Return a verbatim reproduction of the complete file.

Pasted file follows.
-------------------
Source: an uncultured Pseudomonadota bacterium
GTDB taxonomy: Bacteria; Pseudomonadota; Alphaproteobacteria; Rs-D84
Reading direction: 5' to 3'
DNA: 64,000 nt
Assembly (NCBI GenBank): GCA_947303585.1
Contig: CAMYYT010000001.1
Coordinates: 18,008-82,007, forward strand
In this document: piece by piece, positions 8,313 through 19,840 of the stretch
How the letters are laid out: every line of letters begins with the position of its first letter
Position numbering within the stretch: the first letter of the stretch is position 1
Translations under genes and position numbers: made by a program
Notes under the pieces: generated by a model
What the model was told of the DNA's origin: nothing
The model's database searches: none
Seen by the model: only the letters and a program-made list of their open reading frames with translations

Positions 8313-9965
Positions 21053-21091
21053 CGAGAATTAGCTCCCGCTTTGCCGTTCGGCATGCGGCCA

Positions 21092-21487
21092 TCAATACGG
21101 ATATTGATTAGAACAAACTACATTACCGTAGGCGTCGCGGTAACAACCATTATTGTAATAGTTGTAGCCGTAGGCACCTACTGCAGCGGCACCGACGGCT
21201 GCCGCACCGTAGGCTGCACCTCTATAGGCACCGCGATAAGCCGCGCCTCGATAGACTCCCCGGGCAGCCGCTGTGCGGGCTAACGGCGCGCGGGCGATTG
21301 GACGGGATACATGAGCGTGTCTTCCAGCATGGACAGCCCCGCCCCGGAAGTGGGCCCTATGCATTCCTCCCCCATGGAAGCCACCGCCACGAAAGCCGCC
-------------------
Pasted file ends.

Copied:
Source: an uncultured Pseudomonadota bacterium
GTDB taxonomy: Bacteria; Pseudomonadota; Alphaproteobacteria; Rs-D84
Reading direction: 5' to 3'
DNA: 64,000 nt
Assembly (NCBI GenBank): GCA_947303585.1
Contig: CAMYYT010000001.1
Coordinates: 18,008-82,007, forward strand
In this document: piece by piece, positions 8,313 through 19,840 of the stretch
How the letters are laid out: every line of letters begins with the position of its first letter
Position numbering within the stretch: the first letter of the stretch is position 1
Translations under genes and position numbers: made by a program
Notes under the pieces: generated by a model
What the model was told of the DNA's origin: nothing
The model's database searches: none
Seen by the model: only the letters and a program-made list of their open reading frames with translations

Positions 8313-9965
Positions 21053-21091
21053 CGAGAATTAGCTCCCGCTTTGCCGTTCGGCATGCGGCCA

Positions 21092-21487
21092 TCAATACGG
21101 ATATTGATTAGAACAAACTACATTACCGTAGGCGTCGCGGTAACAACCATTATTGTAATAGTTGTAGCCGTAGGCACCTACTGCAGCGGCACCGACGGCT
21201 GCCGCACCGTAGGCTGCACCTCTATAGGCACCGCGATAAGCCGCGCCTCGATAGACTCCCCGGGCAGCCGCTGTGCGGGCTAACGGCGCGCGGGCGATTG
21301 GACGGGATACATGAGCGTGTCTTCCAGCATGGACAGCCCCGCCCCGGAAGTGGGCCCTATGCATTCCTCCCCCATGGAAGCCACCGCCACGAAAGCCGCC